I was eventually won to the wisdom of Hill’s strategy of turning to narratives of lived experience. The data are clear and have been often repeated: 2 million homeless, 32 million living below the poverty line, 45 million without health insurance, one in five children living in poverty in the United States. Worldwide, 1.2 billion people live on less than a dollar a day; a billion are illiterate; a billion lack safe drinking water; 800 million have no access to health services. Yet reiterating these abstractions leaves us numb and does very little to move our hearts and minds to effective action.

The late Judith Sklar, a political scientist at Harvard, in her Storrs Lectures on Jurisprudence delivered at Yale Law School in 1988 (The Faces of Injustice, Yale University Press, 1990), makes the telling point that Americans engage in an absolute concentration on individuals in making judgments about justice such that only those cures for poverty that aim at helping specific individuals are acceptable.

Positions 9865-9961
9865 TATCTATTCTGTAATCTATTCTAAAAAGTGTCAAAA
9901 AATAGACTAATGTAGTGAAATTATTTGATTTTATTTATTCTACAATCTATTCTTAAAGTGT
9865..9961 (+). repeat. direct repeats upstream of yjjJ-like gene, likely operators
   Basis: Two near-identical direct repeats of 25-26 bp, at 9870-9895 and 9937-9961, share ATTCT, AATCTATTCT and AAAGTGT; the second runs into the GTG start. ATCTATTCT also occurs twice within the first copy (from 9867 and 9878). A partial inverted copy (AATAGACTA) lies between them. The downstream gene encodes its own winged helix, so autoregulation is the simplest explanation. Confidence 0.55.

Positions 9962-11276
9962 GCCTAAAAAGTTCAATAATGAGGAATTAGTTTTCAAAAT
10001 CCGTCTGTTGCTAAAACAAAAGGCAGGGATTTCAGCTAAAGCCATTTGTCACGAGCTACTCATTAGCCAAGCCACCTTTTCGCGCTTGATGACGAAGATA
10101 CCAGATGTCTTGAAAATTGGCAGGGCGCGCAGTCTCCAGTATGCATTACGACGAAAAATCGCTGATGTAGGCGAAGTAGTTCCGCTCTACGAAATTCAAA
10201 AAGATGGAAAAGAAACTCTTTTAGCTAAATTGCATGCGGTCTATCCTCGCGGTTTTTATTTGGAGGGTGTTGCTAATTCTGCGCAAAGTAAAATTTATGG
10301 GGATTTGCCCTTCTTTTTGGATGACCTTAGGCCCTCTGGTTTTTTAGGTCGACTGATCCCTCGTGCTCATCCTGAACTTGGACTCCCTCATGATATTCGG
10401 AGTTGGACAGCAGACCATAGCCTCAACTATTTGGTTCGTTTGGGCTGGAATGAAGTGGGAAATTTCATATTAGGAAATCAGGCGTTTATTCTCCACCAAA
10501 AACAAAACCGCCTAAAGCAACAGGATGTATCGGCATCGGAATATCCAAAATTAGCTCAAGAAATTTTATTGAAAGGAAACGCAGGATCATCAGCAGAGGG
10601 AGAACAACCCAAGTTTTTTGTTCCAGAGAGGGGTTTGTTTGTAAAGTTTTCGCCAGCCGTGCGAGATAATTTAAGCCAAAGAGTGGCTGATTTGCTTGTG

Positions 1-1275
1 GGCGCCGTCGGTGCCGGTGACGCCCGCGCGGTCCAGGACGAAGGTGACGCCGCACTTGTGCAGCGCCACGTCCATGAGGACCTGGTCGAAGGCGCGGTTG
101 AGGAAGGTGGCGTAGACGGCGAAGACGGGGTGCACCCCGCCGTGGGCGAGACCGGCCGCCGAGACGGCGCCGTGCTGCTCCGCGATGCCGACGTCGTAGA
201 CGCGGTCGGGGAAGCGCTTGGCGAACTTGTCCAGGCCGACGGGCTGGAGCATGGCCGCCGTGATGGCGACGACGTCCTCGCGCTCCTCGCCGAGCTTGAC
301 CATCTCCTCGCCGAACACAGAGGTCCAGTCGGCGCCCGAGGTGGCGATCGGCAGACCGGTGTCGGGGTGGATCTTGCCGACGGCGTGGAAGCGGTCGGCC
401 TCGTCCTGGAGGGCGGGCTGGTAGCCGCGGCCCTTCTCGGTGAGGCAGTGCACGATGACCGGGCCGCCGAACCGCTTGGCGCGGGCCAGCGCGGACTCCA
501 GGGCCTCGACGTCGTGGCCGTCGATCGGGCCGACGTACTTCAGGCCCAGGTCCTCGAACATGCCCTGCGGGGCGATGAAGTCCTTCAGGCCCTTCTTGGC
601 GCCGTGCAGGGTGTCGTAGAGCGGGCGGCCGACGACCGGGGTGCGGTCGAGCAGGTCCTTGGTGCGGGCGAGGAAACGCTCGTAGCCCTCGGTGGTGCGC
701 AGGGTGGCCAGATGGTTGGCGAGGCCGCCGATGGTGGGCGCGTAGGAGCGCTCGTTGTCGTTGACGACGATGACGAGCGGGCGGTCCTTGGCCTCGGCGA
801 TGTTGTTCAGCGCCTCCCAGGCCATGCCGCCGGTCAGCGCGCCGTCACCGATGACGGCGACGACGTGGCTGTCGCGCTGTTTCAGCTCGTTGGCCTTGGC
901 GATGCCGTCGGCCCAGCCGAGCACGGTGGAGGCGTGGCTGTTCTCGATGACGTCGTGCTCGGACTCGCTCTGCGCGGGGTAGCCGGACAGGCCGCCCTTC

A recent national survey (first published in the spring of 2001) of American attitudes toward poverty, cosponsored by National Public Radio, the Kaiser Family Foundation and Harvard University’s Kennedy School of Government, confirms Sklar’s judgment. Only 10 percent name poverty as one of the top two issues government should address. Fifty percent of Americans blame the poor for their poverty, arguing that they are lazy or do not work hard enough. Americans are very cynical about the effectiveness of government programs to alleviate poverty. They tend to mistrust direct cash or cash-like (e.g., food stamps) benefits for the poor. They are more likely to support job-training programs for the poor, improving public schools in low-income areas and expanding subsidized day care and low-cost housing for the working poor. Paradoxically, however, they do not favor paying higher taxes to provide these benefits.